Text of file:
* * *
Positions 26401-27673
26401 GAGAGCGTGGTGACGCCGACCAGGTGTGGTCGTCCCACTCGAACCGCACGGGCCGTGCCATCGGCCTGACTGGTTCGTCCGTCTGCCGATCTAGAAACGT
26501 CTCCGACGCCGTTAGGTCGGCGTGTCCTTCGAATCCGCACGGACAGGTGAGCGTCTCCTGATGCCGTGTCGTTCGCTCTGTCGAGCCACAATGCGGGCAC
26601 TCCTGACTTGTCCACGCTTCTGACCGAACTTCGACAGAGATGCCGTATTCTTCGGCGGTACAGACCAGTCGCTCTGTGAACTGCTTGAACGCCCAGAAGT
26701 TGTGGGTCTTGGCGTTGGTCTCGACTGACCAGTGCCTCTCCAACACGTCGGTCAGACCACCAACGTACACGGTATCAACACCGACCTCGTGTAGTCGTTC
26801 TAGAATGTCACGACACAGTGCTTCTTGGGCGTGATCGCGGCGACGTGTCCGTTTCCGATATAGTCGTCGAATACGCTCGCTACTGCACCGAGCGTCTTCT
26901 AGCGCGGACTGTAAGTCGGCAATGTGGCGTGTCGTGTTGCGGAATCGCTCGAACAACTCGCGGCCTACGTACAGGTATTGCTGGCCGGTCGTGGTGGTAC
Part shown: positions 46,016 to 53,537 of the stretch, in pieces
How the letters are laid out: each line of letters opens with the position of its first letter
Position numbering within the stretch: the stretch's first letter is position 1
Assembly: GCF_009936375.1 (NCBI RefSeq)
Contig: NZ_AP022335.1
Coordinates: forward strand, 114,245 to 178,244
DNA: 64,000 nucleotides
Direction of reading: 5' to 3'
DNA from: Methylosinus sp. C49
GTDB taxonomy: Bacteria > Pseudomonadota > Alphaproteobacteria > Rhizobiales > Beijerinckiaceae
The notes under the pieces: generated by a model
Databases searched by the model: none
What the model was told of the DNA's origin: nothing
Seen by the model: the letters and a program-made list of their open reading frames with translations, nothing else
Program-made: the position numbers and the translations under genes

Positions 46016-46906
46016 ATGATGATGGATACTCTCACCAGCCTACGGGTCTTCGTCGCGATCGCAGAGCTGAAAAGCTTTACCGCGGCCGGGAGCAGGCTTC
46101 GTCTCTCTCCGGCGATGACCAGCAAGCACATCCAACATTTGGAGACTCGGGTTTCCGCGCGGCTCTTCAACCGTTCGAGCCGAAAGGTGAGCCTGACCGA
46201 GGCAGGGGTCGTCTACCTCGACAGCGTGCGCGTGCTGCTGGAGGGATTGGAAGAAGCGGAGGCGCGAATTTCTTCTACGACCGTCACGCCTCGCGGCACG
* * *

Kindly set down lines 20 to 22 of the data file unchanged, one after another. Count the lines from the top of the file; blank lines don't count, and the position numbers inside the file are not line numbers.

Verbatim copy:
What the model was told of the DNA's origin: nothing
Seen by the model: the letters and a program-made list of their open reading frames with translations, nothing else
Program-made: the position numbers and the translations under genes